At it’s heart the art of cartography is thousands of small decisions- about where to place labels, which features to label, which font and what size to use, or how to symbolize different types of geographic and cultural features. There are standards of course but there is so much room for expression within the standard.
When you make several of the same type of map the number of those decisions is drastically reduced and the process becomes less artistic and more formulaic. I still love the challenge of fitting all the information in the given space in the best way possible, but after a few years of doing that we were itching to get back to the creative side of cartography.
We have talked about (and received requests for) a map with the whole Bob Marshall Wilderness Complex since 2011 when we printed our first map. This spring the concept for that map finally started to take shape. We knew we wanted it to be totally functional so you could use it to daydream about new trips or reminisce about trips passed. We also wanted it to be an art piece- something that would look good in a frame on someone’s wall.
On the map you will find all the trails, cabins, trailheads, and ranger stations plus all the peaks, streams, rivers and geographic features that are on our other maps all overlaid on an updated terrain shading.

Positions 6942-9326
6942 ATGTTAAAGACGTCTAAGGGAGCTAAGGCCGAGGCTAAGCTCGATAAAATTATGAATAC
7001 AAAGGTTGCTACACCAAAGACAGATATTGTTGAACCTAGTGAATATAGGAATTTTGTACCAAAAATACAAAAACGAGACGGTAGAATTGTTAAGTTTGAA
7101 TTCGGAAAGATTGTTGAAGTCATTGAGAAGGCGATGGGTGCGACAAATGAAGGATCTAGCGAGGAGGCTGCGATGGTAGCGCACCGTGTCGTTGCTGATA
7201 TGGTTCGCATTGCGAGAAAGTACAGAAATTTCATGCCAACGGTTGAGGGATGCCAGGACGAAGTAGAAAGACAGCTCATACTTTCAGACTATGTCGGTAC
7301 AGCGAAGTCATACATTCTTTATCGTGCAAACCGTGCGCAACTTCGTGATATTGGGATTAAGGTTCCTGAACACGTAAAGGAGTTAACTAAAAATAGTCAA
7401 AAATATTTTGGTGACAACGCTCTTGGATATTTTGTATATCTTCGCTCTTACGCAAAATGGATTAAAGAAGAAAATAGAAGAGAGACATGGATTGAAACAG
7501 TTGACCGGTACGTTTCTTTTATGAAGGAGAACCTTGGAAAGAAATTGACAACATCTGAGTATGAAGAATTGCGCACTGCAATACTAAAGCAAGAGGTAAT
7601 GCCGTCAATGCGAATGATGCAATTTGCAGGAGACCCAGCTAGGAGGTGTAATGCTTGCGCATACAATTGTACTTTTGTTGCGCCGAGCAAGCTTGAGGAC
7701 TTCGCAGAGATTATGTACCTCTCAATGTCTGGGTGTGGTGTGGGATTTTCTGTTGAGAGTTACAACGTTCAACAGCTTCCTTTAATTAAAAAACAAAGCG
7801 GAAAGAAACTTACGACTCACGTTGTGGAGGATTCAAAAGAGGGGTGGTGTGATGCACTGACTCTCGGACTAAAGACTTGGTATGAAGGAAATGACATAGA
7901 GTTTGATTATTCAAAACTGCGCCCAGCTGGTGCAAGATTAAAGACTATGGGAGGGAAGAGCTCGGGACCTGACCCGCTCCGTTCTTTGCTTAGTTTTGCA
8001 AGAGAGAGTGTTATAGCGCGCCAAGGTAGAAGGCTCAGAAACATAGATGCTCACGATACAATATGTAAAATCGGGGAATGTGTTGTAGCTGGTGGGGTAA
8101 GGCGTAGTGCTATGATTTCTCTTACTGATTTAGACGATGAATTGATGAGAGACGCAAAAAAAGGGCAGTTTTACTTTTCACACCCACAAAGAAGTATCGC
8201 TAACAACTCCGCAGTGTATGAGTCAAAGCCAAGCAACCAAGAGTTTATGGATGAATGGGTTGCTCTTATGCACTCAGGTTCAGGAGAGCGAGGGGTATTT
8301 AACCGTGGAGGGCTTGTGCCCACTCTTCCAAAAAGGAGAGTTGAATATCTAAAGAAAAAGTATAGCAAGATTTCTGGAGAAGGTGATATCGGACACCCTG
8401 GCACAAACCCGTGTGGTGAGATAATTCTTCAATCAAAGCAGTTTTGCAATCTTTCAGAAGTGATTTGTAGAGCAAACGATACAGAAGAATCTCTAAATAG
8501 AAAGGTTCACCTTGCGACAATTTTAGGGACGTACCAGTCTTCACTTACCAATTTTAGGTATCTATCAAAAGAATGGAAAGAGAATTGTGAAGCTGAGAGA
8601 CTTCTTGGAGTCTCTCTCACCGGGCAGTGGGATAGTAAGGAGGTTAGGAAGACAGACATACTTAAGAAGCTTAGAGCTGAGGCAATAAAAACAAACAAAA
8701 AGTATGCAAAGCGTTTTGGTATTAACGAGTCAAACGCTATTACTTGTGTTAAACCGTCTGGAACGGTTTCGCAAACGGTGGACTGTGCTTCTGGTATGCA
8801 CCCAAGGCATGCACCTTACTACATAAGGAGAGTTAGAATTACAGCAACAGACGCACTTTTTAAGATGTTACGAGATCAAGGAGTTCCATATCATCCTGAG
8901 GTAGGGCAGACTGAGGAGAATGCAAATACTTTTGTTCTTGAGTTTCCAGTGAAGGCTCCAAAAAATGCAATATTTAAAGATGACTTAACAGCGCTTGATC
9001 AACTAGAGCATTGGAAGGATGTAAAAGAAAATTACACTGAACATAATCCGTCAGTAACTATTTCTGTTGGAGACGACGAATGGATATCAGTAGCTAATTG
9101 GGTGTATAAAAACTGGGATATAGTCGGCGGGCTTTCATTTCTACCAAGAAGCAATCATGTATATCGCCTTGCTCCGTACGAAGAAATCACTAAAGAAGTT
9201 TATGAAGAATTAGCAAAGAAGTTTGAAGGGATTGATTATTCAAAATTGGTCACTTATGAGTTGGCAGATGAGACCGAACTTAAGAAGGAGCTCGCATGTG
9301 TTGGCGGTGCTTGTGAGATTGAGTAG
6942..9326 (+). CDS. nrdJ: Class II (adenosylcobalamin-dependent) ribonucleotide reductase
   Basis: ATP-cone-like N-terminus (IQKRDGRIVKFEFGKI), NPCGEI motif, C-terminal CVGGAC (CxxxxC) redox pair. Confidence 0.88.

It also turns out when you put the entire Bob Marshall on one rectangular sheet of paper you end up with the entire Mission Range and Rattlesnake Wilderness on the page as well!
“There are some good things to be said about walking. Not many, but some. Walking takes longer, for example, than any other known form of locomotion except crawling. Thus it stretches time and prolongs life. Life is already too short to waste on speed. I have a friend who’s always in a hurry; he never gets anywhere. Walking makes the world much bigger and thus more interesting. You have time to observe the details. The utopian technologists foresee a future for us in which distance is annihilated. … To be everywhere at once is to be nowhere forever, if you ask me.” –Edward Abbey
I spend a lot of time ruminating on this Edward Abbey quote when I’m on the trail. There’s something about the pace of walking that just feels “right.” My brain can easily keep up with processing the sights, sounds and smells around me when I’m not hurriedly trying to figure out where to put my feet or bike tire or ski.
In the age of the Go-pro walking at three miles and hour with fifty pounds on your back doesn’t seem very flashy, especially next to that video your friend posted of ripping down that crazy descent on a mountain bike. It’s humbling to spend an entire day putting one foot in front of the other and in the evening retrace my crooked path across the my current corner of the map but exhilarating to think I’ve made it that whole way under entirely my own power.
There is still a lot of snow up high but summer planning has begun and after an office-intensive spring I couldn’t be more excited to start walking again.